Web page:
53. Muqaddar Ka Sikandar (1978, Prakash Mehra)

*Amitabh Bachchan, Vinod Khanna, Raakhee, Amjad Khan and Rekha.

This was a 5-angled love tale about misplaced affections, which seem to have written itself out on the sets. Bilawal (Amjad Khan) loves the stunning kothewali Zohrabai (Rekha) who loves Sikandar (Amitabh Bachchan) who loves Kamna (Raakhee) who loves Vikas (Vinod Khanna).

The film today is recalled mainly for Amitabh Bachchan's powerhouse performance, and Rekha's smouldering intensity as the kothewali who pines away to death for her beloved. Looking at 'Muqaddar Ka Sikandar' today, we still find the film fresh and appealing in the chemistry among the characters. Everyone loves passionately in he film, whether it's the villainous Bilawal or the intense Sikandar. All their crimes of excesses are excused because everyone is a lover. The only namby-pamby charactor is Vikas, who dosn't seem to have the same grip on the grammar of love as the other characters.

Prakash Mehra's other successful collaborations with Amitabh and Vinod like 'Khoon Pasina' and 'Hera Pheri', and even the solo Bachchan starrers, 'Zanjeer' and 'Lawaaris', were predominantly action films. 'Muqaddar Ka Sikandar' and later 'Sharaabi' were the only two Bachchan-Mehra collaborations where love made the world go around.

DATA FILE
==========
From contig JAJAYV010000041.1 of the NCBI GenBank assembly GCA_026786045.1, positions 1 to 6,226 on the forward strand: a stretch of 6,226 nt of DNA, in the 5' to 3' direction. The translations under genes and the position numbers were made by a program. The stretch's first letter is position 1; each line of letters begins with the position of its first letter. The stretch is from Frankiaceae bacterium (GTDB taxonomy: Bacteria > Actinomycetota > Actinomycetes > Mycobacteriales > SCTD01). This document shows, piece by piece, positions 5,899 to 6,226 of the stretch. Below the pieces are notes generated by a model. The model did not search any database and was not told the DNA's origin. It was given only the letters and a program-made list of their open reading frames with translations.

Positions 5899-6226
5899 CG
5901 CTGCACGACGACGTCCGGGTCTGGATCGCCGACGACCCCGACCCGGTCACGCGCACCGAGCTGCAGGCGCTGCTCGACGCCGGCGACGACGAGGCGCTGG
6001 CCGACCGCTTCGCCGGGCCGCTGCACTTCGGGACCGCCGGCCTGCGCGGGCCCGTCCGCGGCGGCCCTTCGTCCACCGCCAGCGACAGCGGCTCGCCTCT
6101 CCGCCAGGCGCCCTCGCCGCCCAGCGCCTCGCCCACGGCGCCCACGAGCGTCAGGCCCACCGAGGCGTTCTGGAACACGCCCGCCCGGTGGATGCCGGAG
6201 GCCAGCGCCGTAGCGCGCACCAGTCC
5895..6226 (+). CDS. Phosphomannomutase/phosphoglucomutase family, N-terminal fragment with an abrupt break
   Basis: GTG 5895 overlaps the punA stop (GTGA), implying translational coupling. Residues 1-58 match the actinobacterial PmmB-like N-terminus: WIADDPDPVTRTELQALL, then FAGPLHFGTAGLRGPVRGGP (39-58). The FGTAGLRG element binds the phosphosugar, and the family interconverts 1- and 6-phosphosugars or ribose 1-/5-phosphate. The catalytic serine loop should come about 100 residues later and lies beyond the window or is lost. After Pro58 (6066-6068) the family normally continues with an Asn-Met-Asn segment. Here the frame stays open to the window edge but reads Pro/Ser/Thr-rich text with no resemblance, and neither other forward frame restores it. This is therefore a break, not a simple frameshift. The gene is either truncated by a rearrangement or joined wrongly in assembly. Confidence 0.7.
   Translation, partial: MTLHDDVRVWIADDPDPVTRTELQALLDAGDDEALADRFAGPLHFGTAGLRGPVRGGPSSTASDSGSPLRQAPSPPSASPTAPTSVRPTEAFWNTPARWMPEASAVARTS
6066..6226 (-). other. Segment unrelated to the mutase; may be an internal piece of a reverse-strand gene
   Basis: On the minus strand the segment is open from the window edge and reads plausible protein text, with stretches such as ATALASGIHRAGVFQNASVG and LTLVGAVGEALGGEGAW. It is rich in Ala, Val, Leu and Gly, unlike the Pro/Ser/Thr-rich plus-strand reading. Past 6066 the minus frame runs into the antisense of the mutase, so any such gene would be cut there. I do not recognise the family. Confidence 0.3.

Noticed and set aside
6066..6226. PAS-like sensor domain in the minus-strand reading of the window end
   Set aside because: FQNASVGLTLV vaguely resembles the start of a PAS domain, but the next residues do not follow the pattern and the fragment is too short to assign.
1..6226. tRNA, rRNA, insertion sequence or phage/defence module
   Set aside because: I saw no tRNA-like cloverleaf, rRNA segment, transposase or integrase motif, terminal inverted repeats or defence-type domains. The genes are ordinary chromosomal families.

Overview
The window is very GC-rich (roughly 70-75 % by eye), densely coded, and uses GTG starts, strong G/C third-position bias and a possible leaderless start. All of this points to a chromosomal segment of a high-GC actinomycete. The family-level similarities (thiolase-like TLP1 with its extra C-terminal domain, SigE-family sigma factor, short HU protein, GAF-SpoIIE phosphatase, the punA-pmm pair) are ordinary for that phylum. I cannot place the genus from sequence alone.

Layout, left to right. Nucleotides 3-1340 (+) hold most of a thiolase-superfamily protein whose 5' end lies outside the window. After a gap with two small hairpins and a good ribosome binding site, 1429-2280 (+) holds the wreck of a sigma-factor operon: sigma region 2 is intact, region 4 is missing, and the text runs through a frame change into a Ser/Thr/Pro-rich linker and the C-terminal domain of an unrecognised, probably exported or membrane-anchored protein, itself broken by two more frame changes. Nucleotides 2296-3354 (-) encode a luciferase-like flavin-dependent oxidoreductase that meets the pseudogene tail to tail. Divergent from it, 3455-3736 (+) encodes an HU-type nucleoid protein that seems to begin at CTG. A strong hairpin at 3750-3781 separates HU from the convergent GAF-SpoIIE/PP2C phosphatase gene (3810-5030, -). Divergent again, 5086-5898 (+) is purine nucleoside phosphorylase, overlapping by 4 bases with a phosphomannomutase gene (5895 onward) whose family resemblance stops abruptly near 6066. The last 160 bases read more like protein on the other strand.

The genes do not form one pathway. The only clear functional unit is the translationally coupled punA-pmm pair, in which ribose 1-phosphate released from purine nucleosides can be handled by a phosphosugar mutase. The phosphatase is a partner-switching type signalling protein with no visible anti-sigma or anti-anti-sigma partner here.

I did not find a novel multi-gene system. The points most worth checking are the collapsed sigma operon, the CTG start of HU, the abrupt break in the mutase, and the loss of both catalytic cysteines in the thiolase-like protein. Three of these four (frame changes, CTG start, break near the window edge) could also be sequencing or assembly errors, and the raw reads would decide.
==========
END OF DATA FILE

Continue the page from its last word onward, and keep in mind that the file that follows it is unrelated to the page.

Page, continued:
The long film, edited swiftly and efficiently, moves through the roads and highways of Mumbai linking the 'Devdas'-theme to an urban setting. The ghetto and gallis were prominently created on studio floors. The film looked big in size and emotions. The opening scenes, where the junior Sikandar is shown to be slavishly devoted to the junior Kamna, as she sits by the piano singing "O saathi re tere bina bhi kya jeena" in Asha Bhosle's voice, is linked to the later version of the same song that Amitabh Bachchan sings on stage in Kishore Kumar's voice, as a moving tribute.

Rekha's long death sequence mid-way through the film announces Amitabh Bachchan's impending death. It's almost as though the two characters were doomed from the start. 'Muqaddar Ka Sikandar' was the tale of Sikandars's muqaddar. It changed the muqaddar of the movie industry. It vied with the other Bachchan-Raakhee blockbuster that year, Yash Chopra's 'Trishul', and emerged a bigger success in several centres.